Vivek Wadhwa has some strong credentials: VP of Research and Innovation at Singularity University; Fellow, Arthur & Toni Rembe Rock Center for Corporate Governance at Stanford University; Director of Research at the Center for Entrepreneurship and Research Commercialization at the Pratt School of Engineering. There's more, but that gives you a sufficient idea of his background and why he has the chops to promote optimism about America's future.
What's coolest, though, is Singularity University. The mission is "to educate, inspire and empower leaders to apply exponential technologies to address humanity’s grand challenges."
A while ago I nominally participated in a MOOC course, The Future of Work. I did so because I'm really curious what others think might be the future of the work place. Part of my work has been to help educators better understand how to implement Common Core, and to do it well.
Part of my work is to help educators (and parents and anyone else who might listen) how to think differently about education because change is needed. If not Common Core, then something else. But the world is going to be, is already, different, and higher education and K-12 educators need to be looking ahead.
It's 2014 and we have to acknowledge how much technology has changed the way we live and work. Some for the good, some of the bad. It happens, but it doesn't have to just happen.
Because the United States continues to lead the world in its ability to adapt to, incorporate and develop new systems and new technologies, we are uniquely poised to reap a disproportionate share of the benefits of these shifts. Even better, these advances will remedy the very weaknesses that have straightjacketed the U.S. economy and confined economic growth to the upper classes while causing income and life expectancy to stagnate for the lower 70 percent of the country’s population over the past three decades.And he notes that "We have exponentially increased our ability to access knowledge. Search engines we take for granted deliver access to knowledge that would have been unimaginable two decades ago. Social networks have increased our ability to reach out to millions of people to request information and advice."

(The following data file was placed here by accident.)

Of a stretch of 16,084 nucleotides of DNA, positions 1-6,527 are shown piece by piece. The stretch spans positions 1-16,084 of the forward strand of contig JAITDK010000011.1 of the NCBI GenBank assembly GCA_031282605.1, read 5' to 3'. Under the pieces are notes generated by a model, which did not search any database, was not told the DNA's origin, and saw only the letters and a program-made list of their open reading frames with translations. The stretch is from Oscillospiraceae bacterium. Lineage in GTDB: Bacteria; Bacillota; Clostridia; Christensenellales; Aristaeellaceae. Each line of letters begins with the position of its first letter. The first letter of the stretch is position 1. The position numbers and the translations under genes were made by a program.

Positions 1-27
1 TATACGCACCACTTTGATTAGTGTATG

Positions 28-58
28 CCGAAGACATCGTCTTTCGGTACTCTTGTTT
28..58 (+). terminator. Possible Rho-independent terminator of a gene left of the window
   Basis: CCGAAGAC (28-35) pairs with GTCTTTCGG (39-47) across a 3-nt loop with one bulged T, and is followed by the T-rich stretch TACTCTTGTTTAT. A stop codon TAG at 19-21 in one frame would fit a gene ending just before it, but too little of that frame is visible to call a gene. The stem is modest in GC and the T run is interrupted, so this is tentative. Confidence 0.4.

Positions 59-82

What are the implications and the ramifications? In what ways can educators and employers better use technology? What skills are required even more now than they were five years ago?
It seems to me that we have two choices. We can be part of the change, or we can let the change happen to us. I think educators could be perfectly poised to be a part of the change. I think today's employers, both small and large, could be sources of astonishing innovation, especially if they encourage the older, veteran employees who have seen the changes in the business work with the younger, newer employees who may have more experience with technology.
The world changes. The work place isn't what it was and will need to continue to evolve. Embrace the future and expect the unexpected.